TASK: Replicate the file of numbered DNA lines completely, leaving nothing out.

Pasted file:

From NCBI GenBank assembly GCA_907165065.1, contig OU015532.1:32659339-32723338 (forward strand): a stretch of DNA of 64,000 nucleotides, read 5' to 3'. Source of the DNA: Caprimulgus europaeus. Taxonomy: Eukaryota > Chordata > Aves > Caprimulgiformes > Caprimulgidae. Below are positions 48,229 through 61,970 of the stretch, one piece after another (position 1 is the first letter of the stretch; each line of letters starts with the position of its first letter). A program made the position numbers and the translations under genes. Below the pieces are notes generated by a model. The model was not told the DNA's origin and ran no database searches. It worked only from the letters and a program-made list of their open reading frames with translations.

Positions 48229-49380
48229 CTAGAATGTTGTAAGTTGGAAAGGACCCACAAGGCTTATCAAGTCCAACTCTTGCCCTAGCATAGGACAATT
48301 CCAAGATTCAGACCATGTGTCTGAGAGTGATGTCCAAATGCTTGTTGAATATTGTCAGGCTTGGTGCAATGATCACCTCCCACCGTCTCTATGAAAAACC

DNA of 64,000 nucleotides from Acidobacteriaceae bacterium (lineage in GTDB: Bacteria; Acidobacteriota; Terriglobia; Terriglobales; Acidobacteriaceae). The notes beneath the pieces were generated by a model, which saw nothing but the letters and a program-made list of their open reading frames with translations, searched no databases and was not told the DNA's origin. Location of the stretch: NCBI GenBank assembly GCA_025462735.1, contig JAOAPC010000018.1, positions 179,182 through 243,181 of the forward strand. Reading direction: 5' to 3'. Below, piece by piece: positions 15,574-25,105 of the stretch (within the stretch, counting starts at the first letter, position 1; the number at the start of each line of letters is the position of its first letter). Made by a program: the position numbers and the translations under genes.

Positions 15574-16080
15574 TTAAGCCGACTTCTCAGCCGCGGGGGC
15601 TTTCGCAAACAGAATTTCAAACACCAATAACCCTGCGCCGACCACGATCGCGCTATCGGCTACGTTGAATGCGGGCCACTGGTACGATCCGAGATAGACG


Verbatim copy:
From NCBI GenBank assembly GCA_907165065.1, contig OU015532.1:32659339-32723338 (forward strand): a stretch of DNA of 64,000 nucleotides, read 5' to 3'. Source of the DNA: Caprimulgus europaeus. Taxonomy: Eukaryota > Chordata > Aves > Caprimulgiformes > Caprimulgidae. Below are positions 48,229 through 61,970 of the stretch, one piece after another (position 1 is the first letter of the stretch; each line of letters starts with the position of its first letter). A program made the position numbers and the translations under genes. Below the pieces are notes generated by a model. The model was not told the DNA's origin and ran no database searches. It worked only from the letters and a program-made list of their open reading frames with translations.

Positions 48229-49380
48229 CTAGAATGTTGTAAGTTGGAAAGGACCCACAAGGCTTATCAAGTCCAACTCTTGCCCTAGCATAGGACAATT
48301 CCAAGATTCAGACCATGTGTCTGAGAGTGATGTCCAAATGCTTGTTGAATATTGTCAGGCTTGGTGCAATGATCACCTCCCACCGTCTCTATGAAAAACC

DNA of 64,000 nucleotides from Acidobacteriaceae bacterium (lineage in GTDB: Bacteria; Acidobacteriota; Terriglobia; Terriglobales; Acidobacteriaceae). The notes beneath the pieces were generated by a model, which saw nothing but the letters and a program-made list of their open reading frames with translations, searched no databases and was not told the DNA's origin. Location of the stretch: NCBI GenBank assembly GCA_025462735.1, contig JAOAPC010000018.1, positions 179,182 through 243,181 of the forward strand. Reading direction: 5' to 3'. Below, piece by piece: positions 15,574-25,105 of the stretch (within the stretch, counting starts at the first letter, position 1; the number at the start of each line of letters is the position of its first letter). Made by a program: the position numbers and the translations under genes.

Positions 15574-16080
15574 TTAAGCCGACTTCTCAGCCGCGGGGGC
15601 TTTCGCAAACAGAATTTCAAACACCAATAACCCTGCGCCGACCACGATCGCGCTATCGGCTACGTTGAATGCGGGCCACTGGTACGATCCGAGATAGACG